Germany cuts red tape for offshore windpark firms

BERLIN Wed May 4, 2011 8:58am EDT

German Chancellor Angela Merkel flies in a helicopter over the Offshore Windpark Baltic 1 near the Baltic sea Peninsula of Zingst, May 2, 2011. REUTERS/Bundesregierung/ Guido Bergmann/Pool

German Chancellor Angela Merkel flies in a helicopter over the Offshore Windpark Baltic 1 near the Baltic sea Peninsula of Zingst, May 2, 2011.

Credit: Reuters/Bundesregierung/ Guido Bergmann/Pool

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BERLIN (Reuters) - Germany aims to cut bureaucratic red tape that can hold up the construction of offshore windparks by bundling and transferring all responsibility for their approval process to one state authority.

"This draft bill is a key first step toward a new energy concept by the federal government," transportation minister Peter Ramsauer said Wednesday.

In the aftermath of the Fukushima nuclear disaster, Chancellor Angela Merkel has been eager to shift her conservative party's image away from supporting nuclear energy, traveling to the Baltic Sea coast Monday to attend a ceremony marking the first operational commercial offshore windpark dubbed "Baltic 1."

Should the draft bill be approved by parliament, the Federal Maritime and Hydrographic Agency (BSH) would be the sole authority to decide on new windpark projects.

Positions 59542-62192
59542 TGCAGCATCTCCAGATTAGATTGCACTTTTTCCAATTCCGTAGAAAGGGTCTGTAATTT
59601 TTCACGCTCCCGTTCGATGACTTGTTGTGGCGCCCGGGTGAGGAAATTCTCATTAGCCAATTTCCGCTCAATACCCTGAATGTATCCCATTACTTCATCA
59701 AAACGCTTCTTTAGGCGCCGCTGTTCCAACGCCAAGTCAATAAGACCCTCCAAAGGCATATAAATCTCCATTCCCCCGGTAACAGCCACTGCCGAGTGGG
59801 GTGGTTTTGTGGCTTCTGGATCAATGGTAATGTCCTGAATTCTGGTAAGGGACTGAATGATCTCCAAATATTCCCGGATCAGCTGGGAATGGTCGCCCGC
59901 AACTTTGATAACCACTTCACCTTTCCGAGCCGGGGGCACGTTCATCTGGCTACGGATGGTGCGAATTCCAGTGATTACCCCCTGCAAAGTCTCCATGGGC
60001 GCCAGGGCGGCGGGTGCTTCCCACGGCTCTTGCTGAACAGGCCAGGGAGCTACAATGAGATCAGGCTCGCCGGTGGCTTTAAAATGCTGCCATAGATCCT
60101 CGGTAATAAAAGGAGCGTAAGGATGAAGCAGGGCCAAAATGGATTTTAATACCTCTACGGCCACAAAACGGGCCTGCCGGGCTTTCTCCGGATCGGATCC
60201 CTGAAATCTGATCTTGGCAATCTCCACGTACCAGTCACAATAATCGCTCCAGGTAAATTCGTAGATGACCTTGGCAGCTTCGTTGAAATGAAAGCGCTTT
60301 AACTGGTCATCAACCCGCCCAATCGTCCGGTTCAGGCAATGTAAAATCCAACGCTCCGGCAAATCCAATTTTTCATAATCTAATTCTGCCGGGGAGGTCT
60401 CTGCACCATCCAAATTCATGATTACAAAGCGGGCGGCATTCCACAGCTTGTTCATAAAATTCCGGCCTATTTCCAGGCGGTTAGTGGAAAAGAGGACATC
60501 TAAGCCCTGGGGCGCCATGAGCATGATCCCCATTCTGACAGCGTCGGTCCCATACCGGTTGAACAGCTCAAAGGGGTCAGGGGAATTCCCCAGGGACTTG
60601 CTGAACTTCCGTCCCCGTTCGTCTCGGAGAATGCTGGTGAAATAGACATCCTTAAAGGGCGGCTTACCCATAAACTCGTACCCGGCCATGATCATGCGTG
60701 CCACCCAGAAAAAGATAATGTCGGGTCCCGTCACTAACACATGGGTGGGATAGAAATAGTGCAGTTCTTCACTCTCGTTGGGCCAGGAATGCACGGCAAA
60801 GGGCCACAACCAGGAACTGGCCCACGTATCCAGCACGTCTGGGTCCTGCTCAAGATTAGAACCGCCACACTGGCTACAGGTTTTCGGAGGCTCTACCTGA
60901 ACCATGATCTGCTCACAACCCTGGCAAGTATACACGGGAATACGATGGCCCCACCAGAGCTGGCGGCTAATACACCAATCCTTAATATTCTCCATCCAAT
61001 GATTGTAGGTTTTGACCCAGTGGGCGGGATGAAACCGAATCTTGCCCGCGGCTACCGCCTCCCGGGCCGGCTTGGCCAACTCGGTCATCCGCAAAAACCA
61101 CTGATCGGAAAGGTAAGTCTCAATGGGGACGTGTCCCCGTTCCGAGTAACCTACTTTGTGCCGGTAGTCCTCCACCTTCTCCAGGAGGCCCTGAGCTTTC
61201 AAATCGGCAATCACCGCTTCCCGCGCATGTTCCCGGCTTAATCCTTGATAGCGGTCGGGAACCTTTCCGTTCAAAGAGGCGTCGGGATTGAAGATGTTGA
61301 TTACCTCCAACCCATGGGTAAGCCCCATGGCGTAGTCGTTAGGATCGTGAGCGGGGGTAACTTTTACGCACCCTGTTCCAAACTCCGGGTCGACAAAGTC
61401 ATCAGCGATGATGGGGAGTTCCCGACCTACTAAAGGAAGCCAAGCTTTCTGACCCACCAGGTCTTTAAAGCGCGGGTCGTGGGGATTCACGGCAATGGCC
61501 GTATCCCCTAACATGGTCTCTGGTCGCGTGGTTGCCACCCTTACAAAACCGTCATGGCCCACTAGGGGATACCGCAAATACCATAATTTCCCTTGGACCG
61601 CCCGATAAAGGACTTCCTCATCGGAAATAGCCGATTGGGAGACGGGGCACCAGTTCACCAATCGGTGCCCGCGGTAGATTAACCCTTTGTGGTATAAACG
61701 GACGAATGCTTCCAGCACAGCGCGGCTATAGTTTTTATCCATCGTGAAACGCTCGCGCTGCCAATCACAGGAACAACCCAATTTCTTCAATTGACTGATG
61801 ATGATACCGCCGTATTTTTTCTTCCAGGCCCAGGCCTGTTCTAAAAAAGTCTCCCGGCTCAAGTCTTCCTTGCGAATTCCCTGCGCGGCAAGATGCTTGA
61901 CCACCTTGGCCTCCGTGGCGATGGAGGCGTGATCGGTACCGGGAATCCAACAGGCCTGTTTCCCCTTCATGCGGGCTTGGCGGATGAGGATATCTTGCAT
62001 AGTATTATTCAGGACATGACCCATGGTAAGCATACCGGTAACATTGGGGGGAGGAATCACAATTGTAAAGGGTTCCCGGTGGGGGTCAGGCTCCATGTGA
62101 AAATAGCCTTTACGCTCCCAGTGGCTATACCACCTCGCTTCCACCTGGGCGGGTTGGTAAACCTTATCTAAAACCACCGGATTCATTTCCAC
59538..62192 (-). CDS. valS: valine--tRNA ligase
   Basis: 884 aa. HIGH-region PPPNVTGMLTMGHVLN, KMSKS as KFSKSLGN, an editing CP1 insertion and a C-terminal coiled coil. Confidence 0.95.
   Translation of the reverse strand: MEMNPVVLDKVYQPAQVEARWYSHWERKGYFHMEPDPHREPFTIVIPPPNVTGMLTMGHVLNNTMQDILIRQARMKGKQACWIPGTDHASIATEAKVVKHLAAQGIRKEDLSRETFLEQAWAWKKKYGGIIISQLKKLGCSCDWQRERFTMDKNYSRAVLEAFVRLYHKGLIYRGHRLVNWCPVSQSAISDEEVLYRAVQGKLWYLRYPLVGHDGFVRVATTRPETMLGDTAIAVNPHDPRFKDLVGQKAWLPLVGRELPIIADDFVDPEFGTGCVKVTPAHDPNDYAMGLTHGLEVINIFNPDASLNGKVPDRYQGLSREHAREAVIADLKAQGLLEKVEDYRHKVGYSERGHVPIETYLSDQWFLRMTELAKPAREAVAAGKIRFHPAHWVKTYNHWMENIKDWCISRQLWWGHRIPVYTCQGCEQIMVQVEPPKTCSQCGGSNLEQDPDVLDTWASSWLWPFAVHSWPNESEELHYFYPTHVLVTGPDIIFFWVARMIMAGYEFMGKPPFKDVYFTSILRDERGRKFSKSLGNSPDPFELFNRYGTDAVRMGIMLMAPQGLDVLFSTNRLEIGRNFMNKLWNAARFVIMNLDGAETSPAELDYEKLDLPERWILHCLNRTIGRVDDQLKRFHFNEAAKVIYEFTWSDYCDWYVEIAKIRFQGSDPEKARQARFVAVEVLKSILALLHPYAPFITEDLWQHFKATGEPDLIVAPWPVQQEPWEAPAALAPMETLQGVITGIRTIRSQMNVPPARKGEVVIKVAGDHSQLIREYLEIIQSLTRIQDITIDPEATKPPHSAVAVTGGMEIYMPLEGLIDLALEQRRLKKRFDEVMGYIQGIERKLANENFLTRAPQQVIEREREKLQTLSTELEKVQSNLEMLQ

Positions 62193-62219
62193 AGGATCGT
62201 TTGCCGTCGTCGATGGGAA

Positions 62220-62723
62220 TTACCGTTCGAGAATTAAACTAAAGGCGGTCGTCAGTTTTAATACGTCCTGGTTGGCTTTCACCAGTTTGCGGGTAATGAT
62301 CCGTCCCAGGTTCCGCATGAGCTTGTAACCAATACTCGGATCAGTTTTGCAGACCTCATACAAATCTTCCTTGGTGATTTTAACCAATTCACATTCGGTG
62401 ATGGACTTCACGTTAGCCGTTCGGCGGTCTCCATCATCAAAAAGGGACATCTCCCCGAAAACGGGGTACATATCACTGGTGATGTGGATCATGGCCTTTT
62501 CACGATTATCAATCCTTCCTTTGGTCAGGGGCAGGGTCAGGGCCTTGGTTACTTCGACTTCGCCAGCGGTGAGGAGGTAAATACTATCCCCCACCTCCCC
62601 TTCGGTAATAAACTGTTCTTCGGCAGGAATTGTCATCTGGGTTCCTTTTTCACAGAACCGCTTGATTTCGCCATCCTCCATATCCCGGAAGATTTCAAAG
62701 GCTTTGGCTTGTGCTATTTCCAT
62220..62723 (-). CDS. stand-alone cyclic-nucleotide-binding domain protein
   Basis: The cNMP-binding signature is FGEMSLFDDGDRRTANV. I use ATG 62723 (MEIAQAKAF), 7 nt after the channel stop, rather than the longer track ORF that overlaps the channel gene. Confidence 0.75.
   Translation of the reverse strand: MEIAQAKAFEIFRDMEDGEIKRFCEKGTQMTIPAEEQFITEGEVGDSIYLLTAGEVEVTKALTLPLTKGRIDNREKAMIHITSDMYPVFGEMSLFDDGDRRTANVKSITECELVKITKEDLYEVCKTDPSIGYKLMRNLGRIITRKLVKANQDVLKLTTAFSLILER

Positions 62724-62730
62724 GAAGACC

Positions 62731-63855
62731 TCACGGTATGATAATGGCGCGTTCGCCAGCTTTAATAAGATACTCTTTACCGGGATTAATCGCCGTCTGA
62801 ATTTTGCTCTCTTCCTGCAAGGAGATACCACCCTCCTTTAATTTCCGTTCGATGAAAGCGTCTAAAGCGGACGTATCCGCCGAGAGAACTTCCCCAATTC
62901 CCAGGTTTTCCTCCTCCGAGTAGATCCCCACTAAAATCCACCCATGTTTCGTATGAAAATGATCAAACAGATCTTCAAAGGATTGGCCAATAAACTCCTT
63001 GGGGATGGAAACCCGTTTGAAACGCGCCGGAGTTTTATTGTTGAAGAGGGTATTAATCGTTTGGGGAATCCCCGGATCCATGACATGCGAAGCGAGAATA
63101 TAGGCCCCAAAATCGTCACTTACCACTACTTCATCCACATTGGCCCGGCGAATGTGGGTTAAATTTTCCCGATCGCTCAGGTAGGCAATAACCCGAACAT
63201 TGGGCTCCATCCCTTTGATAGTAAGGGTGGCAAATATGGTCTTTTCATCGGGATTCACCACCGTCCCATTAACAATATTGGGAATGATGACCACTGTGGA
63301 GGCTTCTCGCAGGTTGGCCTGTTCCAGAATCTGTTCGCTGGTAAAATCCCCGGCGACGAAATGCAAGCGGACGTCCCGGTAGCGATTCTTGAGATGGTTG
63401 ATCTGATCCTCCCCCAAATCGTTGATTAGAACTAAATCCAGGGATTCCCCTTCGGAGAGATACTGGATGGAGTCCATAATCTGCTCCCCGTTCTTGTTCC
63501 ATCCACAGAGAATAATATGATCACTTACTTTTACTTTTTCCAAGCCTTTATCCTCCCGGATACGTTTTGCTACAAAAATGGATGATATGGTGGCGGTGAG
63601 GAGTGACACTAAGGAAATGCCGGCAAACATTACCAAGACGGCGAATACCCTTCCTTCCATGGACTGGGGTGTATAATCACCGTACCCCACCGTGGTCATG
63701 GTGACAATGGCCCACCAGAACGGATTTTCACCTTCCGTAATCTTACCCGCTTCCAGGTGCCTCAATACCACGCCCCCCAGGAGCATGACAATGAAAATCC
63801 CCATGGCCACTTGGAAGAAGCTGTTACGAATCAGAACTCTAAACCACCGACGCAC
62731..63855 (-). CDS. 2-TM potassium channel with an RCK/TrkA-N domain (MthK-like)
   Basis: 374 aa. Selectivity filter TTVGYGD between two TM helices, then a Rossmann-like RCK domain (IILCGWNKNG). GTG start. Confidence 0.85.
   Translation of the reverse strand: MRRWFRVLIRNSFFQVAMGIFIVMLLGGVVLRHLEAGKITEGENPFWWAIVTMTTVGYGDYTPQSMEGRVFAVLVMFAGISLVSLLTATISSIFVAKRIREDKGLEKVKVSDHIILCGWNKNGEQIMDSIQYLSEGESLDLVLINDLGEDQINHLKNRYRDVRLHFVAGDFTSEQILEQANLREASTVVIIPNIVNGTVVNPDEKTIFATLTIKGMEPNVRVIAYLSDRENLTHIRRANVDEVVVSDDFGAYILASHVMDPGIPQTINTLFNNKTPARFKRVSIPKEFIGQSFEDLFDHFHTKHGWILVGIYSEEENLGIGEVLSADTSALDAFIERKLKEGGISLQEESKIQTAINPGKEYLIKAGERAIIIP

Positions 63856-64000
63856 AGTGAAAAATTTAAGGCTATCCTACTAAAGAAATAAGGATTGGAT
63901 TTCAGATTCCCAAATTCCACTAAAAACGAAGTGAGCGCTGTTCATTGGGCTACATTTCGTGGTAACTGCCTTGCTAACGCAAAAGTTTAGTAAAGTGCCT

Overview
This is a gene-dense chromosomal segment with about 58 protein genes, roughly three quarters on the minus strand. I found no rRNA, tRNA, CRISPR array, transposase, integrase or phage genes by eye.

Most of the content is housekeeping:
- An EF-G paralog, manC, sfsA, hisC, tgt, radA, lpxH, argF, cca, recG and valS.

Previously, a state authority on nature conservancy was charged with reviewing the impact on fish and seabirds -- an examination that will now be demoted from a required separate approval to a simple position paper to be submitted to the BSH.

The simplification earned praise from the windpark lobby.

"The ambitious target of the federal government to install an offshore wind energy capacity of 10,000 megawatts by 2020 must not fail because differing authorities are jockeying for influence," said Hermann Albers, head of the German wind energy industry association BWE, whose 3,000 corporate members include Siemens, Vestas and Enercon.

The target capacity corresponds to the output from about 10 nuclear power plants.

"The industry requires clear and reliable approval processes," he said, adding that barriers to approval for windparks on land still needed to be removed.

(Reporting by Markus Wacket; Writing by Christiaan Hetzner; Editing by David Holmes)

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